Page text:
HUH? What kind of fiscal republican does not want to “save money” ?
By KEITH WALKER News & Messenger
Published: October 21, 2008
The Bull Run Mountains Conservancy has dropped out of negotiations with the Prince William County Park Authority over the property at Silver Lake.
A conservancy statement released Tuesday stated that the organization pulled out of negotiations because a stalemate on the Prince William Board of County Supervisors negated further negotiations.
“At this point our continued involvement can only delay opening the property to the public,” the release stated.
The property was proffered to the county by Toll Brothers in 2006 in exchange for 420 additional houses in Dominion Valley.
The conservancy was offering to combine an additional 268 acres with the county’s 233 acres at Silver Lake off Antioch Road near Haymarket if the county deeded portions of the property to the conservancy.
Additionally, a private grant would have allowed the conservancy to open a park at no cost to the public.
The conservancy was prepared to guarantee public access and certain recreational uses and accept deed restrictions that would return the land to the county if the conservancy ceased to exist or failed to allow public access.
Prince William Chairman Corey A. Stewart, R-at large, didn’t want to give away the property in order to save money.
Opening the property could cost the park authority as much $215,000 annually.
Supervisor W.S. “Wally” Covington III, R-Brentsville, didn’t like the plan because it hadn’t been subjected to the budget process.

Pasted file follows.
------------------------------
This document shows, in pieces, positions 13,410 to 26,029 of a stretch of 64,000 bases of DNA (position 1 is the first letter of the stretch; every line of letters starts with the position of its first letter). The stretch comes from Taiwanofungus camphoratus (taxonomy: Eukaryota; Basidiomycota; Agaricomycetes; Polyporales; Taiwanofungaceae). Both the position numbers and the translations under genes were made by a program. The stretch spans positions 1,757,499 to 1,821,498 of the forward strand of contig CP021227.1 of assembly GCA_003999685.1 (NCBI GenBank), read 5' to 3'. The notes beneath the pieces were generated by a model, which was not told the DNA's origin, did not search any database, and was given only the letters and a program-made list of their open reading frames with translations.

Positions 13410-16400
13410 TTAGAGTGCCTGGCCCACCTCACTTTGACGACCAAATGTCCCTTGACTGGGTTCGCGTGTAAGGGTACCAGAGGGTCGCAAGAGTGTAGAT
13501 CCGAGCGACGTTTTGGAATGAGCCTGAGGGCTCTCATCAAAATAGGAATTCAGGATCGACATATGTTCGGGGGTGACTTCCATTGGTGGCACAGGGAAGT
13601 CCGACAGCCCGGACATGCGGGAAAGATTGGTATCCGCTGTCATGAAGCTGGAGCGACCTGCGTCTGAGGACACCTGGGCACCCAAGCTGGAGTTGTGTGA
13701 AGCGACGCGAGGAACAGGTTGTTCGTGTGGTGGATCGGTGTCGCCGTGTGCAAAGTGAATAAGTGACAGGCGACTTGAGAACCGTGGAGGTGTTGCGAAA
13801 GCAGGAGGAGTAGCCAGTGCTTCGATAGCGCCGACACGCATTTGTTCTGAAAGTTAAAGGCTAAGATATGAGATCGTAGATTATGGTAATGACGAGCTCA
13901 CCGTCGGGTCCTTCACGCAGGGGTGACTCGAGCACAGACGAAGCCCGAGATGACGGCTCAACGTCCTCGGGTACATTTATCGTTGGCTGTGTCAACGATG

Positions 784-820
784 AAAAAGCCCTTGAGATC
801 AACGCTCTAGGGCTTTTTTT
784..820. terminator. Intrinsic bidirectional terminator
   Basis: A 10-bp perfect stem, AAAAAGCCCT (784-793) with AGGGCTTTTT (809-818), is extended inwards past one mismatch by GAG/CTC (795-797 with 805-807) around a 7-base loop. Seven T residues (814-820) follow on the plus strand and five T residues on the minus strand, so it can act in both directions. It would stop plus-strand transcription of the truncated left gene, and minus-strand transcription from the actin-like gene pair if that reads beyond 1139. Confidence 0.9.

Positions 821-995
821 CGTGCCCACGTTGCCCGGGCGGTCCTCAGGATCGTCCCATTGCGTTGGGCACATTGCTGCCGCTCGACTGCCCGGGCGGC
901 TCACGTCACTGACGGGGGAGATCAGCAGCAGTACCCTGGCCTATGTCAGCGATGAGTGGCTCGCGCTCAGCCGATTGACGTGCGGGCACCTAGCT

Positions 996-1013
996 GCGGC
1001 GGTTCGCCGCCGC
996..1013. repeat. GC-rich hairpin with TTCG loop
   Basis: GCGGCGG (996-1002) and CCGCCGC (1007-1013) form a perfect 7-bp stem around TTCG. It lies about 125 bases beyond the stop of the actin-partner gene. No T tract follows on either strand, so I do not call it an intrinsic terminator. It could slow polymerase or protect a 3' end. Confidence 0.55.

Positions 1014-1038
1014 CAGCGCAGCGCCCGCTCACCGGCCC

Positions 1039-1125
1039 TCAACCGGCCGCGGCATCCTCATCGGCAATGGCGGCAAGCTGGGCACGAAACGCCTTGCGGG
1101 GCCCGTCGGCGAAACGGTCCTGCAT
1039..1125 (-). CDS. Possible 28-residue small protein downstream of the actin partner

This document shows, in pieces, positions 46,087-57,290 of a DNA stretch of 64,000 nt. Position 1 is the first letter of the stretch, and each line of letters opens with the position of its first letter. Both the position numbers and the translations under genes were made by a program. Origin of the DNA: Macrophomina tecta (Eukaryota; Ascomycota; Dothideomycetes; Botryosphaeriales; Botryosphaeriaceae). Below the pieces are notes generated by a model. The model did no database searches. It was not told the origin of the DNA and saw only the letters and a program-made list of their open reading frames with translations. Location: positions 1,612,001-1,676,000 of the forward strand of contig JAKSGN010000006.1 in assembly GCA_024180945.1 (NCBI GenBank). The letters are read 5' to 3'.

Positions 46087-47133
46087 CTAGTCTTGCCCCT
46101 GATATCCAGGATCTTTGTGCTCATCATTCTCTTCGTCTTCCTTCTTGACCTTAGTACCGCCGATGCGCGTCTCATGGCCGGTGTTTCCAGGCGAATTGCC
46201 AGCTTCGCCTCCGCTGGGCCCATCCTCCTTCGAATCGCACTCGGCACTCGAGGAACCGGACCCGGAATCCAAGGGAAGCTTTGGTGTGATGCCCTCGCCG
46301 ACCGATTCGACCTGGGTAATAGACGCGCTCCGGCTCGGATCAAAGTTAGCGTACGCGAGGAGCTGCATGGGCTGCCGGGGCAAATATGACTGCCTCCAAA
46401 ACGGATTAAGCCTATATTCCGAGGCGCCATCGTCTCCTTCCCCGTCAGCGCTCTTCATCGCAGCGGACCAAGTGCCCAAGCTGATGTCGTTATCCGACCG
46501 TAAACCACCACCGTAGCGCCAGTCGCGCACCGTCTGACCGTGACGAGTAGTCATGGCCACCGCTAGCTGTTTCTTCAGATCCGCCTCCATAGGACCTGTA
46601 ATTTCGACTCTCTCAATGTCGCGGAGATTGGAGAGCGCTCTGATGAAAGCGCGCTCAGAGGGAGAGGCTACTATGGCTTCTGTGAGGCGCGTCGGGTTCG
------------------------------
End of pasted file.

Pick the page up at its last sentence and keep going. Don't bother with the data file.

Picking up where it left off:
Supervisor Maureen S. Caddigan, R-Dumfries, said having the conservancy run the park was a “no-brainer” that carried obvious benefits.
The Prince William Conservation Alliance favored the conservancy’s proposal, said Kim Hosen, the alliance executive director.
“In our view we have a problem here,” Hosen said. “We have a severe shortage of parkland and a severe shortage of money. It appeared that this was a win-win for everybody.”
It’s difficult to protect green space and open parkland in Northern Virginia, Hosen said.
“I think it takes partnerships to pull things off,” she said.
Hosen wasn’t worried by the prospect that the conservancy would have owned portions of the property.
“They were willing to sign a contract with the county and accept deed restrictions that would define the uses and public access,” she said.
Michael Kieffer, the executive director of the conservancy, said the conservancy’s withdrawal allowed the park authority a chance to move ahead on opening the park.